- Blessed Basil Hopko
Blessed Basil Hopko Feast date: Jun 23 Blessed Basil Hopko is considered one of the many priests and religious martyred by Communism. He was born in Slovakia to poor parents. His father died when he was a year old and his mother left for the United States when he was four in seach of work.He remained in Europe and was an excellent student. He wanted to join his mother in the United States and pursue his vocation to the priesthood there, but his poor health did not permit him to travel.He was ordained in 1929 and served as a parish priest in Prague, with a spcial mission to assist the poor, unemployed and students. In 1947, he was named auxiliary bishop of Prjashev. Three years later, he was arrested by Communist officials and tortured.He was given a trial and sentenced to 15 years for “subversive activity.” His health failed as he was continually tortured. In 1964, he was transferred to a home for seniors. There, he was kept under guard but managed to minister to a group of 120 nuns who had been imprisoned in the home as well.Though his eparchy was restored in 1968, officials did not permit him to resume his leadership. A Slovak bishop was appointed in his place. He never recovered from his health and died in 1976. He was beatified by Pope John Paul II in 2003 in the Slovak Republic.
- St. Etheldreda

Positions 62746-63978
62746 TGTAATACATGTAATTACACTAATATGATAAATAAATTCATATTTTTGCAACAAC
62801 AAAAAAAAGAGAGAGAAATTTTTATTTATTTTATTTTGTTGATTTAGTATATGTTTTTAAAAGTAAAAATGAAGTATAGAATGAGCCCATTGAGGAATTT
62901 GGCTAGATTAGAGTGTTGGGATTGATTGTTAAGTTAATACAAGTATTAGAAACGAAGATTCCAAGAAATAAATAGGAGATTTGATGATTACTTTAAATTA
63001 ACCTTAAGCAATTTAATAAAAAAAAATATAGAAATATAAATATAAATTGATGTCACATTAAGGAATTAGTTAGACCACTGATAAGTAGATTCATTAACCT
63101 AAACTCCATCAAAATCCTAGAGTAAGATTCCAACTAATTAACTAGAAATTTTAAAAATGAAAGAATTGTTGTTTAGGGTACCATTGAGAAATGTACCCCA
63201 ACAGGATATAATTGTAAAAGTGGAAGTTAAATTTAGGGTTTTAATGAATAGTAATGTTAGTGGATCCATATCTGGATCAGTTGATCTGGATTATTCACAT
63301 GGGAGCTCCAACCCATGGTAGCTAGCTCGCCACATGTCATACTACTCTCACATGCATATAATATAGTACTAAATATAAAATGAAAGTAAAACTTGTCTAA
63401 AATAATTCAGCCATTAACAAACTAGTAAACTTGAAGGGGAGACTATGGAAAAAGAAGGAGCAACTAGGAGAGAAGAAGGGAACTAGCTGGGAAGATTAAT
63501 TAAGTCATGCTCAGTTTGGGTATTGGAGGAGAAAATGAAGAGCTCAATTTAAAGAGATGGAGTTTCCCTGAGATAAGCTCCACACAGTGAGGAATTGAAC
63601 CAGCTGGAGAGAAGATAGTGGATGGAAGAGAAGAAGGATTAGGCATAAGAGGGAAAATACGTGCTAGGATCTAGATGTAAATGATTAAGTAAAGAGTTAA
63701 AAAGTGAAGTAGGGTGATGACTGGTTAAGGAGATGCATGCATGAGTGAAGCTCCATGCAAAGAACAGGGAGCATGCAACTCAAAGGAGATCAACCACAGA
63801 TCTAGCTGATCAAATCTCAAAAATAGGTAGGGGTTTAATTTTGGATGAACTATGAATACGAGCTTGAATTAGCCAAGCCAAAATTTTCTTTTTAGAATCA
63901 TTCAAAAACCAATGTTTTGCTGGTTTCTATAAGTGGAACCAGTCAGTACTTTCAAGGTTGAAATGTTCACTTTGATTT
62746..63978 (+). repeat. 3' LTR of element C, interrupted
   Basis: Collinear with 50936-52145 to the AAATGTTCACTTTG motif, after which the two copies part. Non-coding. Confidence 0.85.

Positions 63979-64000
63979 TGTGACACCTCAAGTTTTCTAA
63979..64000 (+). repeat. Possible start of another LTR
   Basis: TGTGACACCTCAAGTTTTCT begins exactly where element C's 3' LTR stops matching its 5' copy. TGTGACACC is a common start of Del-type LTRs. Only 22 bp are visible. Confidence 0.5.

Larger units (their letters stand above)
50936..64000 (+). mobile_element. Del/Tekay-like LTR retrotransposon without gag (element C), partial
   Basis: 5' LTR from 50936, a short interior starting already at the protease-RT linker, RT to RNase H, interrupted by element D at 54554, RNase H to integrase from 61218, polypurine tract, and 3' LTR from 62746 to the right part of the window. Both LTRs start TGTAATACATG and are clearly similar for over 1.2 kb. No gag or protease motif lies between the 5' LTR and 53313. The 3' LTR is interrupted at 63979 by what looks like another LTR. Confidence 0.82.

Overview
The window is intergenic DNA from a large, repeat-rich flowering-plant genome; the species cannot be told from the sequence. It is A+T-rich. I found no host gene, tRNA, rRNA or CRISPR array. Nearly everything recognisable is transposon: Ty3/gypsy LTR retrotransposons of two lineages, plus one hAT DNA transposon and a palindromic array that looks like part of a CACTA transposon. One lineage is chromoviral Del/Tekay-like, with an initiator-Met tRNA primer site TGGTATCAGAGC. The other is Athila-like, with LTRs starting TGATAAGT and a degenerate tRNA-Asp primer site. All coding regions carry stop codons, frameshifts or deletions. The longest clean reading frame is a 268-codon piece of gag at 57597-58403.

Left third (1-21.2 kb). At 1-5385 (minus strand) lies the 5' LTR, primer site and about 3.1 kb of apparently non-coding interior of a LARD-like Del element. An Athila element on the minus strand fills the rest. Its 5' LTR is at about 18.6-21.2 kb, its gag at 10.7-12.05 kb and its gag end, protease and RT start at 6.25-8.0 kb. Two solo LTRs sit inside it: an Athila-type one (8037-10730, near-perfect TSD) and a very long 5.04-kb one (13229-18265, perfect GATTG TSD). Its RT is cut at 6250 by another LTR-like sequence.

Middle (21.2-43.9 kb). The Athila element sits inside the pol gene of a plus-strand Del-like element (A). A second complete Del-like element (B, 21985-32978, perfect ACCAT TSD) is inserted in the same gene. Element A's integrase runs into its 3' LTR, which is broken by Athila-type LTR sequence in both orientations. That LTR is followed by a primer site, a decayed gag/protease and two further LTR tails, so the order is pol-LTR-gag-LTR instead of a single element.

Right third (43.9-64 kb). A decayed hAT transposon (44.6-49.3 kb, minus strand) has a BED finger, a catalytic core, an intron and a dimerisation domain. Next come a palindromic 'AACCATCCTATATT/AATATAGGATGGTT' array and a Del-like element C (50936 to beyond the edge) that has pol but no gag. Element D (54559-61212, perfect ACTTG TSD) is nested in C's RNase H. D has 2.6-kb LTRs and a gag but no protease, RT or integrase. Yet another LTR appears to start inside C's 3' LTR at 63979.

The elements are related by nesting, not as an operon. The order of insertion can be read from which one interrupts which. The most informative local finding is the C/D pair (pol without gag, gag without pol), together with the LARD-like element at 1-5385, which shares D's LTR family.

Feast date: Jun 23 St. Etheldreda, commonly known as Audry, was Queen of Northumbria. She was born at around 630, and while still very young she was given in marriage by her father, Anna, King of East Anglia, to a subordinate prince, who gave her a piece of land locally known as the Isle of Ely. She remained a virgin even during her marriage, and five years after his early death, lived in isolation. St. Etheldreda was forced to marry again out political convenience, this time to the heir of Oswy, King of Northumbria. Throughout her 12 years of marriage, she kept her virginity, and she gave much of her time to devotion and charity. St. Wilfrid was her friend and spiritual guide, and helped to persuade her husband that St. Etheldreda should live for some time in peace as a sister of the Coldingham nunnery, founded by her aunt, St. Ebb.During this time, St. Etheldreda only ate once a day, except on feast days or while she was sick, and wore only clothes made of wool. After midnight prayers, she would always go back to the church and continue praying until morning. St. Etheldreda took pain and humiliation as a blessing – on her death bed, she thanked God for an illness that had painfully swollen her neck, which she considered to be punishment for having vainly worn necklaces with jewels as a young lady. She died on June 23, 679, and was buried in a wooden coffin, as she had asked. When St. Etheldreda’s body was moved to a stone coffin, it was found incorrupt and her neck was perfectly healed, according to physicians.